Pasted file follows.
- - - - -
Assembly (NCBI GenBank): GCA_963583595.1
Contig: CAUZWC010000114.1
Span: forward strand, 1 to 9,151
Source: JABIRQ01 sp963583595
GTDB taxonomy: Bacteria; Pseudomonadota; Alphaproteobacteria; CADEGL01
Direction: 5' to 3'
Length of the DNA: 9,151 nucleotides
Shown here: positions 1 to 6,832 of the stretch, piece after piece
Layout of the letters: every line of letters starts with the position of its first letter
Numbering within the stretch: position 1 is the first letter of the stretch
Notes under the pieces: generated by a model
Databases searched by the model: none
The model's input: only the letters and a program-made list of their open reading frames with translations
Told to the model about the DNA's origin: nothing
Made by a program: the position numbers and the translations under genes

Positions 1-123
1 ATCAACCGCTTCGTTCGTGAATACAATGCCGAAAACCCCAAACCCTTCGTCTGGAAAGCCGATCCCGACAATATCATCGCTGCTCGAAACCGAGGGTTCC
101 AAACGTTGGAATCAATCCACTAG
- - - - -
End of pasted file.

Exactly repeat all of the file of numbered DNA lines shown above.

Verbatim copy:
Assembly (NCBI GenBank): GCA_963583595.1
Contig: CAUZWC010000114.1
Span: forward strand, 1 to 9,151
Source: JABIRQ01 sp963583595
GTDB taxonomy: Bacteria; Pseudomonadota; Alphaproteobacteria; CADEGL01
Direction: 5' to 3'
Length of the DNA: 9,151 nucleotides
Shown here: positions 1 to 6,832 of the stretch, piece after piece
Layout of the letters: every line of letters starts with the position of its first letter
Numbering within the stretch: position 1 is the first letter of the stretch
Notes under the pieces: generated by a model
Databases searched by the model: none
The model's input: only the letters and a program-made list of their open reading frames with translations
Told to the model about the DNA's origin: nothing
Made by a program: the position numbers and the translations under genes

Positions 1-123
1 ATCAACCGCTTCGTTCGTGAATACAATGCCGAAAACCCCAAACCCTTCGTCTGGAAAGCCGATCCCGACAATATCATCGCTGCTCGAAACCGAGGGTTCC
101 AAACGTTGGAATCAATCCACTAG